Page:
Jun 02, 2020
Hallux Rigidus (Arthritis in Toes) – Treatment & Surgery
In his latest article, Simon Moyes discusses Hallux Rigidus (Arthritis in Toes), how it caused, possible symptoms and treatment options.
Pain and stiffness at the base of your big toe is often caused by a condition called hallux rigidus. An injury to your big toe joint can lead to arthritis – a degenerative bone condition that results in pain, stiffness and swelling.
Hallux rigidus can have a major impact on walking, squatting, running and many other daily activities.
If you suspect that you have hallux rigidus, it’s a good idea to get it checked out so that you can start treatment, and ideally take preventative measures before the joint becomes badly damaged.
What Is Hallux Rigidus (arthritis in the big toe)?
The main metatarsal bone of your foot connects to the big toe bone (phalanx) at the MTP (metatarsophalangeal) joint. As the MTP joint bends, it enables you to roll forward on your foot and push off.
The bones of your joint are coated in a smooth cartilage to enable smooth movement. This cartilage can get damaged or worn away due to repetitive high impact activities, wear and tear or imbalance in the structure of your foot.
Damaged cartilage can lead to the degenerative condition of osteoarthritis as the bones rub together.
The result is stiffness and swelling around the joint, causing pain and hindering movement. The condition often leads to bony outgrowths (bone spurs) – causing inflammation as they rub on the soft tissues around the joint, and preventing full range of movement.
The MTP joint is surrounded by a gel filled sac called a bursa. This can become thickened and inflamed due to pressure of bony outgrowths, causing more swelling.
What Causes Hallux Rigidus?
Some of the most common factors that lead to Hallux rigidus include:
Injuries, such as stubbing your toe or spraining the joint in your big toe, can contribute to osteoarthritis and lead to hallux rigidus.
Overuse: regularly stooping and squatting can cause overuse of the joint in your big toe. It also tends to affect people who play sport on artificial surfaces such as astroturf.
Medical conditions such as rheumatoid arthritis (inflammation of the soft tissues of your joints) and gout.
Abnormal foot structure – certain injuries, collapsed arches or genetic abnormalities can cause undue pressure on the MTP joint, leading to arthritis.
Those with a family history are more likely to develop hallux rigidus, and it tends to affect women more than men.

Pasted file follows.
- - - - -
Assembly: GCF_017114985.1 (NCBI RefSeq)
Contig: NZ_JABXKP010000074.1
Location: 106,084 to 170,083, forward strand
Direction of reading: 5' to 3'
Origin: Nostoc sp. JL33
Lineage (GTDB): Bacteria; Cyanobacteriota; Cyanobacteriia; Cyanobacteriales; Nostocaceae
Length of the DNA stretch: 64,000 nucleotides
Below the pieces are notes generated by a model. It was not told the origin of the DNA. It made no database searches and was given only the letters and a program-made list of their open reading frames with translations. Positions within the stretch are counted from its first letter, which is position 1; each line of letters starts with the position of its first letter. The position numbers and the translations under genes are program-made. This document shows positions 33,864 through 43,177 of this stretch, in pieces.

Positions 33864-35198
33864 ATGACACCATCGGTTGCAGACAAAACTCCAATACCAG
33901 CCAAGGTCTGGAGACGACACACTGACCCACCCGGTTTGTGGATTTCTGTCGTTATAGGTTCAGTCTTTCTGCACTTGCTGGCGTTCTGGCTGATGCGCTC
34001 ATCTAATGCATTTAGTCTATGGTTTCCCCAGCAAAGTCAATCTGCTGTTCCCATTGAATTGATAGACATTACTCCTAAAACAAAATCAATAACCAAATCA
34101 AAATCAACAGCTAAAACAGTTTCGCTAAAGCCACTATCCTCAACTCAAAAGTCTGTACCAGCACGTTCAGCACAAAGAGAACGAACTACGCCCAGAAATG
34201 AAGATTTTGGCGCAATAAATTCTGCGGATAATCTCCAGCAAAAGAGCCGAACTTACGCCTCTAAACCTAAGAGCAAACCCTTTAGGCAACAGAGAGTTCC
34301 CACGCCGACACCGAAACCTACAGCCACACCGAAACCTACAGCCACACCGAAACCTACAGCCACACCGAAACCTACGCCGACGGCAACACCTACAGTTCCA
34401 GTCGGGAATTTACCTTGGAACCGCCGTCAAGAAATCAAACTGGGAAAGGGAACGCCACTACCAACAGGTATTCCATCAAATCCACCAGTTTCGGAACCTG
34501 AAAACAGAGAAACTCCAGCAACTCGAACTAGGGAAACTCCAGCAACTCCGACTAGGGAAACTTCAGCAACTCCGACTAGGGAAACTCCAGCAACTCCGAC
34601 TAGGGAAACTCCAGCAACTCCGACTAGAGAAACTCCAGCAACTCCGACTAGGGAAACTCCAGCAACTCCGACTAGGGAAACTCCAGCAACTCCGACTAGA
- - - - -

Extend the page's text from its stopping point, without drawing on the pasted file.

What are the Common Symptoms of Hallux Rigidus?
You will first be aware of the condition when you feel pain in the joint at the base of your big toe. It can be felt on the top or deeper inside the joint, depending on the location of the damage and pressure on soft tissues and nerves. If you have bony outgrowths, you will feel sharp pain, especially when wearing shoes.
The pain will often be accompanied by stiffness and the joint can become swollen.
You may unconsciously compensate for the lack of mobility by rolling your foot onto the outside, which can lead to problems elsewhere in your foot and ankle.
How is Hallux Rigidus Treated?
Even if you are not especially physically active, hallux rigidus needs to be treated, as it can eventually prevent you being able to walk.
A diagnosis based on your range of motion and pain on movement is usually backed up with an x-ray to determine the extent of the arthritis in your toe joint.
Anti inflammatories or steroids: used to relieve pain and swelling.
Orthotics: You may be given a special insole that takes the pressure off helps the MTP joint while encouraging it to bend fully.
Physiotherapy: Stretching exercises and manual manipulation can help to prevent your toe joint from stiffening up.
Surgery: Ihttps://simonmoyes.com/orthopaedic-treatments/foot-conditions/n more severe cases, arthroscopic surgery may be necessary, usually to remove bone spurs and smooth off rough edges in the joint. In rare cases, a joint replacement using prosthetic parts may be necessary.
My advice is: look after your feet! Problems in the joints of your toes can lead to much bigger issues. Even a small pain in your big toe joint can lead to problems with your foot alignment and in the biomechanics of your entire lower leg.
Simon Moyes is an internationally renowned orthopaedic surgeon and leader in the field of arthroscopic (keyhole) surgery. His Capital Orthopaedics team works from The Cromwell Hospital in London, with its state-of-the-art diagnostic and surgical equipment, and top sports medicine professionals. Contact Simon Moyes for an expert diagnosis and treatment of all your foot and ankle problems.